philanthropy. My wife’s team in Cape Town works on a trauma-aware education program for kids in the Cape. We thought there might be some good overlaps in terms of these kids being involved and gaining awareness of what it takes to take care of a part of nature. So, that opportunity exists. The first step was to clear all the alien vegetation, which cost an extraordinary amount of money that wasn’t entirely planned, but it’s our duty to do so. We’ve had to deal with interesting challenges like fires in the area. Thankfully, we cleared the alien vegetation, which I believe significantly contributed to a large-scale fire break. We’re interested in that. We’re involved in a few other conservation-related efforts and are looking at opportunities to expand this. it’s an important connection for us.

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Supporting South African political leaders who can be ambassadors for South Africa

I can barely spell the word ‘politics’, so I’m not particularly inclined that way. However, two things stand out. Firstly, I’ve learned that lawmakers and those who control expenditure decisions on behalf of countries can have an outsized impact on outcomes. Having grown up pretty much as a private sector enthusiast, I’ve come to learn, especially spending time in Massachusetts with both public and private sector leaders, that the public sector has an enormous impact on outcomes through policy and budget decisions. It dwarfs what the private sector can provide in terms of innovation, but the direction of travel is set by policymakers. So it does matter, a lot more than I think many business people, including myself, had historically appreciated.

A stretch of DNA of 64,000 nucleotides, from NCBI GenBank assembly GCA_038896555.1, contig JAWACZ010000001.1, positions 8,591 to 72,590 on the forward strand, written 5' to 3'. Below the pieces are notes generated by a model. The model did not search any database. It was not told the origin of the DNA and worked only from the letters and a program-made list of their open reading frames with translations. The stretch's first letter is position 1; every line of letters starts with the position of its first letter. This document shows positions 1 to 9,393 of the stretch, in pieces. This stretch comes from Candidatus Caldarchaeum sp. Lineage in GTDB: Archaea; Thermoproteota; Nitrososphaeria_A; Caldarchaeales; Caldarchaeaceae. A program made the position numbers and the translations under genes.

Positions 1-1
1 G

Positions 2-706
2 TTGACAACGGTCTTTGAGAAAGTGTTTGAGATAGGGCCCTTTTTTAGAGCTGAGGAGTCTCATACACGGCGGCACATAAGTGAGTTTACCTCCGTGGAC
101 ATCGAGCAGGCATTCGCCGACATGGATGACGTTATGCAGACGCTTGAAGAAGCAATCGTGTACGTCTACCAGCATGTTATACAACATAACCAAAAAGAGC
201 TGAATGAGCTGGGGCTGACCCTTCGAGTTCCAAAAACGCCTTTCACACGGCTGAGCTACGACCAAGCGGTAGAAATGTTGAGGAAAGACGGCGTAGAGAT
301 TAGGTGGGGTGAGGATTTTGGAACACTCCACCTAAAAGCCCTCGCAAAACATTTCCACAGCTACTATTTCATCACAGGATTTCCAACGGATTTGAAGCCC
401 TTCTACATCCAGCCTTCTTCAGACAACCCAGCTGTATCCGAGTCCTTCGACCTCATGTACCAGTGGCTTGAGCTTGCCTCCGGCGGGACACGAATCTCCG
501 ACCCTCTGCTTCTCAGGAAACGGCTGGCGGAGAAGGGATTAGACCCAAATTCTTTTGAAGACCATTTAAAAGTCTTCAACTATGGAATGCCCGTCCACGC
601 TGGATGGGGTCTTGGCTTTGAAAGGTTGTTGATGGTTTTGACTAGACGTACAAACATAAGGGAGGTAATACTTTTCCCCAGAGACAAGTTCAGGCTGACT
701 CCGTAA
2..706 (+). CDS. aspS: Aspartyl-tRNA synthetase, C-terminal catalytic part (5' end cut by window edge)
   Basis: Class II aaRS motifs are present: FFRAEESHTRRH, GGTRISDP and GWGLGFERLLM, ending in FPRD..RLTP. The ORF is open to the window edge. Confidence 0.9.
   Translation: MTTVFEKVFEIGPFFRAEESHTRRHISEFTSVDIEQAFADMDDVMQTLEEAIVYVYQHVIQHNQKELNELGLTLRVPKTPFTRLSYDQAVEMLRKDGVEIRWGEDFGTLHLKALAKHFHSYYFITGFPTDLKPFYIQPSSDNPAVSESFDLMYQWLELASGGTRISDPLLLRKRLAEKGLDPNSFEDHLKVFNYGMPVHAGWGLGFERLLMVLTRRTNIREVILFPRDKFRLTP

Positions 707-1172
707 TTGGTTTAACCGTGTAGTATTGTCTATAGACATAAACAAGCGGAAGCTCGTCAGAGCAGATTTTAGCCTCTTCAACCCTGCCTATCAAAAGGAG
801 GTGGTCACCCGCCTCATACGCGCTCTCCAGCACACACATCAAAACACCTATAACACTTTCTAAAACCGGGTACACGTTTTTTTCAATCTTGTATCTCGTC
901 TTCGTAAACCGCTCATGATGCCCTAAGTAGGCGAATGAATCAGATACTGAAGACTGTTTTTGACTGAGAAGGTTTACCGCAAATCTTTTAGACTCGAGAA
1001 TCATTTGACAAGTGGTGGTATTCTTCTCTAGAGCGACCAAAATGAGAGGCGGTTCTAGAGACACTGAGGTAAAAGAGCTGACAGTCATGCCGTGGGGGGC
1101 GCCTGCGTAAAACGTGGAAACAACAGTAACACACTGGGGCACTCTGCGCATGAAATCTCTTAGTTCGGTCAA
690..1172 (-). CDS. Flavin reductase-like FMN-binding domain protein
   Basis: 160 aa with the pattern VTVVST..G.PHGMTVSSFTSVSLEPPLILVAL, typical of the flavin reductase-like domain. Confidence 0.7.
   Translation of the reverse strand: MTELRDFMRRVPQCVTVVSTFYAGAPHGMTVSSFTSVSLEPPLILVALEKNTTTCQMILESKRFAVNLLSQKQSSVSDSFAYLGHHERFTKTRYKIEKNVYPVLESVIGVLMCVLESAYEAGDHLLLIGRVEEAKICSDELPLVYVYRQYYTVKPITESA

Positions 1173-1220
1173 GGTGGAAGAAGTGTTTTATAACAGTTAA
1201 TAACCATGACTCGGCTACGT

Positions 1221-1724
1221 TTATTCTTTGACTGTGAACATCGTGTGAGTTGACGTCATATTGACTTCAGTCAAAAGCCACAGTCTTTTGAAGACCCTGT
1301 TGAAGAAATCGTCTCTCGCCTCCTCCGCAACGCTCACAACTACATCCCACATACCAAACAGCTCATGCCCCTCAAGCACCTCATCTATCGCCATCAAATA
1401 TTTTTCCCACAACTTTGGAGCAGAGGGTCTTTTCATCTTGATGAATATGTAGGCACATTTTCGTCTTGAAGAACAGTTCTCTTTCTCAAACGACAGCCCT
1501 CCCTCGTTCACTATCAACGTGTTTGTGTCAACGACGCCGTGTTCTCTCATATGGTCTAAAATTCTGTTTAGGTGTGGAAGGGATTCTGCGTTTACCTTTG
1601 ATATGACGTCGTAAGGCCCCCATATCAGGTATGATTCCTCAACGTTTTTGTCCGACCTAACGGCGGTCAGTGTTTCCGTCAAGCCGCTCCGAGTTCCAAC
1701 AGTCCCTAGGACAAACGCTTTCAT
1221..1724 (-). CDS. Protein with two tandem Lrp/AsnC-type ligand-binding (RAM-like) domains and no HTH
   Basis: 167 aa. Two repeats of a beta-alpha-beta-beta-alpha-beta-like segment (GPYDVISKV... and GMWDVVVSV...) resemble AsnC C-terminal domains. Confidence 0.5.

Secondly, in terms of people like Mmusi Maimane, I’m always interested in people who can be great ambassadors for South Africa. We have an incredible country with some incredible talents, and people who are willing to be ambassadors for the country in a positive sense and build bridges and relationships. I’d love to be as supportive as possible. When I heard Mmusi was visiting DC, I asked him if he would come to Boston and spend a little time with some friends and connections over here. He agreed to do it, and we were very fortunate to have him meet with quite a few people across the public and private sector, including some very prominent African-American leaders in this area. I think he found the experience inspiring for his own leadership journey. He was such a remarkable ambassador for the country, delivering a message of hope and a rejuvenation of Nelson Mandela’s vision for the country. That was powerful. Frankly, I’d love to have other leaders from South Africa who are interested in the deep connections between Boston and South Africa that go back to the dismantling of apartheid and some central characters. In fact, Boston was the first city Nelson Mandela visited internationally. He danced here at the Charles River with 250,000 Bostonians who were out to see him.

I know Donald Trump likes to boast about the size of his crowds, but I think Nelson Mandela may have outdone him. At least, that’s what some people have said.